My fate was decided the moment when the park builder, Michael Japero planned on building me into a masterpiece replica of the Chowkandi art. His inspiration came from the various Chowkandi graveyard sites spread in the outskirts of Sindh and Baluchistan. Luckily, the sculptures around me have been exported well. The ones hailing from Sindh have enlightened me a great deal about the magnificence of Chowkandi. It is a treasure trove for archeologists and historians, who are mesmerized by the lengths to which our ancestors have decorated their graveyards. Literally meaning ‘four corners’, they were built for the Muslim Jokhio and Baloch tribes between the 15th and the 18th A.D to bury their dead. Each tomb was designed in a way as to signify the gender of its occupant i.e. tombs of men can be identified with tiny turbans, horses, swords and women tombs had designs of jewelry carved on them. The higher the rank was, the more elaborated stones and intricate carvings were formed.

Flying in the air was what I felt like on hearing this news. Not many get a chance to be envisioned into a historical replica of such stature. Everyday, the sight of me was to be like a perfect pearl on an azure background. My unbridled beauty was to be immaculate, swaying people in its magic and enthralling them with the feeling of wanting to gaze at me continuously.

All along these years, the experiences I have had are manifold of happiness and a mixture of thoughts. People do come in and go out daily but there are some worthy of remembering. One summer morning, I saw an alien being walking towards me. As the distance lessened, I observed that he had contrasting features and peculiar characteristics that stood out from everybody I had come across. His hazel eyes were attentively inspecting my every niche and corner. But there was an ecstatic smile around the corner of his lips as if he had achieved his epitome of success. Like a feathered bird, he was revolving around me, feeling my pillars, and walking on my floor barefoot. I kept standing there as if on watch on all his activities. The very next day, surveying equipment and a digital camera revealed that he was a foreign architect. After done with his inspection, he sat on my stairs and wrote about his findings. It amazed me that his love for Chowkandi architecture had compelled him to travel all the way to Pakistan. Since, this particular style of architecture is typical only to the region of Sindh and found nowhere else in the Islamic world, his country was using exquisite stone carving of the tombs to flourish their field of textile.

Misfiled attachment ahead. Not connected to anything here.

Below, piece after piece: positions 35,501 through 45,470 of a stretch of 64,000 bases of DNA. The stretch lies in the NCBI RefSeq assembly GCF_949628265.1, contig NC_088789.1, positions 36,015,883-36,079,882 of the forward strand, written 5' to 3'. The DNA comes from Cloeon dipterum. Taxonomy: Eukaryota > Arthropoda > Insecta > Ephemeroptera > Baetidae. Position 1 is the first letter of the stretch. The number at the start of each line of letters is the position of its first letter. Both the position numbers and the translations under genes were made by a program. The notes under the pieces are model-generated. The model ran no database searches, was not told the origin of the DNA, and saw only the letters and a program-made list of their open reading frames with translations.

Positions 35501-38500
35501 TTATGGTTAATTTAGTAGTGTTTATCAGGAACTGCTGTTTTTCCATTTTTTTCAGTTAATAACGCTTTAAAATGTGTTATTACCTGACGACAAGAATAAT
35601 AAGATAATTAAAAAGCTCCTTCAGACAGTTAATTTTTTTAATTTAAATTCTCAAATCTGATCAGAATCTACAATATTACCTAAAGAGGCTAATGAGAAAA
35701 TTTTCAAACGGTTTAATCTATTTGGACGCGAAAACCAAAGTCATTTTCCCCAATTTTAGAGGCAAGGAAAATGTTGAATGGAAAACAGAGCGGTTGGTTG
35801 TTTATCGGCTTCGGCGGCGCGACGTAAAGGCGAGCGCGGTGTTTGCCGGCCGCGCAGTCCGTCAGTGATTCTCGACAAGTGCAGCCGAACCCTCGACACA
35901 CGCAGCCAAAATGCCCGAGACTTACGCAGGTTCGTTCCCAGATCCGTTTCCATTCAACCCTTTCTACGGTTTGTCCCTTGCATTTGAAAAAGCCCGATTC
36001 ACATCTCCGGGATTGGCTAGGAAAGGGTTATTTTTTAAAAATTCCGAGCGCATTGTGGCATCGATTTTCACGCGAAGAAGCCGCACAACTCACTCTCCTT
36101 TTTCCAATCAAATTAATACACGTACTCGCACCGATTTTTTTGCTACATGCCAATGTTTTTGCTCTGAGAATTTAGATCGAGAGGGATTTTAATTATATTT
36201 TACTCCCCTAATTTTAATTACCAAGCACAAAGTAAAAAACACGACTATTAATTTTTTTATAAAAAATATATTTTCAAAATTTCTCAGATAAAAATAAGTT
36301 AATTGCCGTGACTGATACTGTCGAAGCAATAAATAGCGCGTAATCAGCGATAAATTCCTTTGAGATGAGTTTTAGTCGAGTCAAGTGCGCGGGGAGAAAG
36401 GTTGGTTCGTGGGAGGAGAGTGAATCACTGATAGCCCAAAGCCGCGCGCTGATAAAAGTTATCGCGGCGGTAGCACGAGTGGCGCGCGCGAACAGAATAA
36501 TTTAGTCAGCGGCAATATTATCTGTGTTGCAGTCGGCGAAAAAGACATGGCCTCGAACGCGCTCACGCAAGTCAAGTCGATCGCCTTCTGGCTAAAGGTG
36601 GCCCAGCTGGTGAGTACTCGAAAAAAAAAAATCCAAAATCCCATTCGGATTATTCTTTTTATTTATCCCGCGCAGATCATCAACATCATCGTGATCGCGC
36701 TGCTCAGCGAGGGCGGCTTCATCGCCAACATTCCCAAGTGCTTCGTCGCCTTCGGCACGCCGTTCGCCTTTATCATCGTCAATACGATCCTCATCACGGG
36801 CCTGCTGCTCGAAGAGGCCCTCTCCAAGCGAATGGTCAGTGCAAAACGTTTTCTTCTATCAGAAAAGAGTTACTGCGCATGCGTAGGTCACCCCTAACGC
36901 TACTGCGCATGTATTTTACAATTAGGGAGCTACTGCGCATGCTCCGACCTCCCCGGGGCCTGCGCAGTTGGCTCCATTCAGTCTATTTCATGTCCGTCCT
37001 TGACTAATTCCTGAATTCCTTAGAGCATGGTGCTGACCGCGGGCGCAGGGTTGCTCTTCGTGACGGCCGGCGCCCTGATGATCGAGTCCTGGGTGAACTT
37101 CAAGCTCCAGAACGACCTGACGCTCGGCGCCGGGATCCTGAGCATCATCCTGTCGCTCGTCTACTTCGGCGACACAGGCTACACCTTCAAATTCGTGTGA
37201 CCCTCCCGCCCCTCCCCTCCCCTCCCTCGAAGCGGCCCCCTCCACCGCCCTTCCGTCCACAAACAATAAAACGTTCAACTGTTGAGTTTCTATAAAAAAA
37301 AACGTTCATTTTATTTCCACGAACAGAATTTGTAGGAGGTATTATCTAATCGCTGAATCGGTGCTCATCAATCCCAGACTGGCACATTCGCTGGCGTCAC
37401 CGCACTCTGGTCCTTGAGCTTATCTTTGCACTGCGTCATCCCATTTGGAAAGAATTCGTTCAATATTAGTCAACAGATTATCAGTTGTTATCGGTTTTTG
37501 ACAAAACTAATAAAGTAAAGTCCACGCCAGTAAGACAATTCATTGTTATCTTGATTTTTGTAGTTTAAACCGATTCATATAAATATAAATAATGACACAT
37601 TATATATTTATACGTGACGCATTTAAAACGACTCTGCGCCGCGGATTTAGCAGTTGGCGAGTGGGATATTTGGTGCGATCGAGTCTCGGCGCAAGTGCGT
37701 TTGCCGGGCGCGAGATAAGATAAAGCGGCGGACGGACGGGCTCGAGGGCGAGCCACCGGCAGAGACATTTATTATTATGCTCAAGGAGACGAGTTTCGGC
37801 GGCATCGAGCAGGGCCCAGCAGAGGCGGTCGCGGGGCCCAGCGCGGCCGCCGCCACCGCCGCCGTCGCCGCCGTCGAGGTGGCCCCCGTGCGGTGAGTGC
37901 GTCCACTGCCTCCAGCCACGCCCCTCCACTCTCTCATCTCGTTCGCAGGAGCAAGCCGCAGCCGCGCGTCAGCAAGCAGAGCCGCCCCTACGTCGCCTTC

Pakistan, an Islamic nation has a deep-rooted architectural heritage that can be traced back to ancient civilizations and hence, need to be maintained, valued and preserved. But with time and exposure, they are slowly getting ruined.

Even I, an inanimate object feels sad that we don’t appreciate what we have while the world is singing ballads of its splendor. And so I stand here and pray that we sensitize our future generations and inculcate in them a healthy value system towards their own heritage

Courtesy: Revolution Flame

Tuesday, July 24, 2012

Donation Drive - Kumak, Books Shack and Splash!


First guest post on my blog by Umer Hafeez, a great blogger and a philanthropist by heart who along with his friends has recently organized a donation drive. Read on and do check his blog out.

I and Hassan Motiwala running a social enterprise Books Shack through which we teach poor kids. A glimpses of the event carried in collaboration with Kumak and Splash!

A recent donation drive was conduct by Kumak Pakistan, Books Shack and Splash for the unprivileged kids of the society. The collection point was Safari Park, which is accessible in Karachi and a well known place. The donation drive went a great success for all three organizations. We have collected a good amount of books, clothes, toys and money. These donations are allocated and distributed among the desire people. By small deeds we can spread happiness among the unprivileged part of the society and this was the main concept to conduct this donation drive.




The part of the event was the youth, which has the zeal and passion to serve the nation and carry their efforts for the betterment of the society. Khushboo Rafiq, Umer Hafeez, Saadi Makhdoom, Hassan Motivala and Sabina Altaf were they key people participated in the donation drive.




The idea was generated by khushboo Rafiq from Kumak and collaboration ends on a very positive note. Roshni trust was our supporter in the event and donated a good amount of books, toys and money. The enthusiasm for volunteering the event was among the small kids and teenagers, which is a very positive point. Last, but not the least Circles Magazine and Roshni Trust all three organizations are thankful to you people.